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Demonstrating the Differences Between static_cast and reinterpret_cast

Demonstrating the Differences Between static_cast and reinterpret_cast

The operators static_cast and reinterpret_cast are similar: they both convert an object to an object of a different type. However, they aren’t interchangeable. Static_cast uses the type information available at compile time to perform the conversion, making the necessary adjustments between the source and target types. Thus, its operation is relatively safe. On the other hand, reinterpret_cast simply reinterprets the bit pattern of a given object without changing its binary representation. To show the difference between the two, let’s look at the following example:

   int n = 9;  double d = static_cast  (n);

In this example, we convert an int to a double. The binary representation of these types is very different. In order to convert the int 9 to a double, static_cast needs to properly pad the additional bytes of d. As expected, the result of the conversion is 9.0. Now let’s see how reinterpret_cast behaves in this context:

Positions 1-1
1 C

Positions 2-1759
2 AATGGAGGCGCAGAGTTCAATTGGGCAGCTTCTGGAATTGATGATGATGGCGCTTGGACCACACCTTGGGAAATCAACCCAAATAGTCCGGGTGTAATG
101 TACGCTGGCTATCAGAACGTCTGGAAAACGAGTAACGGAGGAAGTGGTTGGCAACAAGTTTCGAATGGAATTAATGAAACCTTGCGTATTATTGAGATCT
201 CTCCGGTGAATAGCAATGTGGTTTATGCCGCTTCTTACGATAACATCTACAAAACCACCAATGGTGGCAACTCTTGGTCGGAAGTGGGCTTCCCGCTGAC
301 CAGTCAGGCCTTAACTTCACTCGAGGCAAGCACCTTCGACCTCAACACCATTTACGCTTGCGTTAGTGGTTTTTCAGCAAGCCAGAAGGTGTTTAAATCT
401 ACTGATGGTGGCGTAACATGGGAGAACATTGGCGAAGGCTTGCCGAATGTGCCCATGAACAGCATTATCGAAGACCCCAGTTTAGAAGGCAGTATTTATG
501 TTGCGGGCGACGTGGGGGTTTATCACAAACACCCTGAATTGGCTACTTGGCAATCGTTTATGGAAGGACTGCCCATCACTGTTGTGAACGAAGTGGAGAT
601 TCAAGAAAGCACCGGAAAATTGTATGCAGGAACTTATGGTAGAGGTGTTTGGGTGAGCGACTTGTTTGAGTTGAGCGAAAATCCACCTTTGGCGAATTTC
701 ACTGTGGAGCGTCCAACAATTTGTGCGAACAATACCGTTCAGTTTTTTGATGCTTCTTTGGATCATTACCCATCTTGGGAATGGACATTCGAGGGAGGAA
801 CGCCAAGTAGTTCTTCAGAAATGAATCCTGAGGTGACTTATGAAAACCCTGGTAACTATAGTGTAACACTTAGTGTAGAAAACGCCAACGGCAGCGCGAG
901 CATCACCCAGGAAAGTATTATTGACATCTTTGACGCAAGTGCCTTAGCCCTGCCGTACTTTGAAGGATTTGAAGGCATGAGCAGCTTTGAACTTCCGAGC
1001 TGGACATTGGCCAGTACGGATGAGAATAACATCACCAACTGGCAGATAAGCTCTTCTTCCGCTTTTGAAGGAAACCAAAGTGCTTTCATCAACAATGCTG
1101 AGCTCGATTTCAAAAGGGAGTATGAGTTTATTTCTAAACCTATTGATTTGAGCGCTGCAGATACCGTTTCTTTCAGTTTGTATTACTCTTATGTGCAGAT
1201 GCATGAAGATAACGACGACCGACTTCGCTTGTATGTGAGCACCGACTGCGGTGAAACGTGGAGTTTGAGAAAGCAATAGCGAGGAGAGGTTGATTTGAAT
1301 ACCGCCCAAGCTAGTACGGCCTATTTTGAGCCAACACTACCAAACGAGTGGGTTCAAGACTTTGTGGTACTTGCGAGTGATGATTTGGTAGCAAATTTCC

int n = 9;  double d = reinterpret_cast (n);

This time the results are unpredictable. After the cast, d contains a garbage value rather than 9.0. This is because reinterpret_cast simply copied the bit pattern of n into d as is, without making the necessary adjustments. For this reason, you should use reinterpret_cast sparingly and judiciously.

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